Sawmill machine operators (NOC 9431)

About this job

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Source: WorkBC’s Career Trek

Sawmill machine operators:

  • run, monitor and control automated lumbermill equipment to saw timber logs into rough lumber
  • saw, trim and plane rough lumber into dressed lumber of various sizes
  • saw or split shingles and shakes
  • work in sawmills and planing mills
Common job titles
  • operator, automatic edger
  • operator, canter
  • operator, chip reclaim
  • operator, machine / block splitter
  • operator, planer mill
  • operator, ripsaw / scrag-saw / trim saw
  • operator, automatic edger
  • operator, canter
  • operator, chip reclaim
  • operator, Chip-N-Saw
  • operator, circular saw
  • operator, high-speed stud

Earnings

Annual provincial median salary

$57,041

Source: 2016 Job Bank Wage data

Note:Estimated median employment income based on 2016 Job Bank median hourly wage rate (median annual salary = hourly wage rate x 40 (hours per week) x 52.14 (weeks per year))

Provincial hourly rate

  • High
  • Median
  • Low

Source: 2016 Job Bank Wage Report

Duties

Sawmill machine operators perform some or all of the following duties:

  • operate front-end loaders and stationary deck cranes to feed logs into the sawmill
  • examine logs and rough lumber to determine size, condition, quality and other characteristics to decide best lumber cuts to carry out, or use automated equipment to convey logs through laser scanners which determine the most productive and profitable cutting patterns
  • operate automated lumbermill equipment from control rooms or equipment consoles to saw logs into rough lumber; saw, trim and plane rough lumber into dressed lumber of various sizes; and saw or split shingles and shakes
  • start conveyor system to move logs and lumber to and from saws
  • set up and adjust saw equipment and replace blades or bands using wrenches, gauges and other hand tools
  • operate equipment to sort and stack lumber by length and thickness, move stacks to storage areas or drying kilns, and feed lumber through planers
  • monitor movement of lumber and computer screens to make sure cuts are made according to specifications, and print production reports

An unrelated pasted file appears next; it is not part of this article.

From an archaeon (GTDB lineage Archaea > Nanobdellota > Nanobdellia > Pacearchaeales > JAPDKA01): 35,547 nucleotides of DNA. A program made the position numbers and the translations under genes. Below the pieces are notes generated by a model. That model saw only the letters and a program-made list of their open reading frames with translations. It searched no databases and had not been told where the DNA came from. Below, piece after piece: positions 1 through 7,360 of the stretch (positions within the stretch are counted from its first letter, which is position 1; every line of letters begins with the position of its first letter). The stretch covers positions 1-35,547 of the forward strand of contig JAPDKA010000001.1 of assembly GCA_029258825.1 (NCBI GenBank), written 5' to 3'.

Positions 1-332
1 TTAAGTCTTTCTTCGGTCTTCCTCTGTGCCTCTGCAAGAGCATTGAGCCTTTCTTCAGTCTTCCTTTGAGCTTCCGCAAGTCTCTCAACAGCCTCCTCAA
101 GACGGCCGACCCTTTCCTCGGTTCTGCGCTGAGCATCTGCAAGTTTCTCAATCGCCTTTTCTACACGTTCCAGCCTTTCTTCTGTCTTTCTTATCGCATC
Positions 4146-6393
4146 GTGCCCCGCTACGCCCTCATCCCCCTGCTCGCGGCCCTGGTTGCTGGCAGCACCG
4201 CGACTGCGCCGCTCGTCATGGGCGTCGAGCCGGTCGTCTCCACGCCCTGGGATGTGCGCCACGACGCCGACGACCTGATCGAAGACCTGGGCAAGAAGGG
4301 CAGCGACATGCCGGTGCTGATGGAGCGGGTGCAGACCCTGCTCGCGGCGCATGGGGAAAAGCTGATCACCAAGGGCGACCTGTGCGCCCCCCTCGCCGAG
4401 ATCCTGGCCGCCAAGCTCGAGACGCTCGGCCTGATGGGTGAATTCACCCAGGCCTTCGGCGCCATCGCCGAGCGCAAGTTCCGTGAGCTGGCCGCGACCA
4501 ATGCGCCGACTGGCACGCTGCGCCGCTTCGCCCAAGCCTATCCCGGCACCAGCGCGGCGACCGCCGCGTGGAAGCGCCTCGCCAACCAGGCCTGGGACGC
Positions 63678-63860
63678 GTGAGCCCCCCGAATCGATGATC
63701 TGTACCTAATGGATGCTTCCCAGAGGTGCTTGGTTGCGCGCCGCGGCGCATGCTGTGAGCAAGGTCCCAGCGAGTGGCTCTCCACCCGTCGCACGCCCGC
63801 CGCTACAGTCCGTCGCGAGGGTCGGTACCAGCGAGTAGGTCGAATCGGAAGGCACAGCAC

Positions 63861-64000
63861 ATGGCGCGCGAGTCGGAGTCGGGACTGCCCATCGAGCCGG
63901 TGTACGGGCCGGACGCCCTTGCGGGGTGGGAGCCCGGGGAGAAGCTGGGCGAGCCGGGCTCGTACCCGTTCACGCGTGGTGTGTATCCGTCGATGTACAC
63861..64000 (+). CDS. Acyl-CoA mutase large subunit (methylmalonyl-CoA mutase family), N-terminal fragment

• clean and oil sawmill equipment

Work environment

Key aspects of the work in this occupation:

  • Work takes place in a regular controlled indoor environment.
  • Working with equipment, instruments, machinery or power/hand tools may be a source of injury.
  • Flying particles and falling objects, such as logs may pose the risk of injury.
  • The workplace may contain strong or toxic odours.
  • Noise in the workplace may cause distraction or hearing loss.
  • Airborne particles such as sawdust may be present in the work environment

Job requirements

Education, training & qualifications

  • Completion of secondary school is usually required.
  • College courses in wood processing technology may be required.
  • Several weeks of on-the-job training are usually provided.
  • Head sawyers and planer operators usually require several years of experience in other sawmill machine operating positions in the same company.
  • A certificate in industrial first aid may be required.

Skills

  • Manual Dexterity
  • Motor Coordination
  • Numerical Ability
  • Verbal & Written Comprehension
  • General Learning Ability
  • Clerical Ability
View skills definitions

For more information about programs offered specifically for this career, visit EducationPlannerBC.

Select a region to view regional outlook
Vancouver Island / Coast Mainland / Southwest Thompson-Okanagan Kootenay Cariboo Northeast North Coast & Nechako
Cariboo
Employment in 2016:
650
Average annual employment growth:
0.6%
Expected number of job openings:
270
Kootenay
Employment in 2016:
290
Average annual employment growth:
-0.1%
Expected number of job openings:
120
Mainland / Southwest
Employment in 2016:
1,650
Average annual employment growth:
-0.9%
Expected number of job openings:
400
North Coast & Nechako
Employment in 2016:
310
Average annual employment growth:
-3.9%
Expected number of job openings:
N/A
Northeast
Employment in 2016:
50
Average annual employment growth:
N/A
Expected number of job openings:
N/A
Thompson-Okanagan
Employment in 2016:
1,000
Average annual employment growth:
-1.3%
Expected number of job openings:
260
Vancouver Island / Coast
Employment in 2016:
630
Average annual employment growth:
-2.8%
Expected number of job openings:
110

N/A - Data not available

Source: B.C. Labour Market Outlook

Career paths and resources

Career paths

Progression to supervisory positions is possible with experience.

There is some movement among jobs in this occupational group.

Additional resources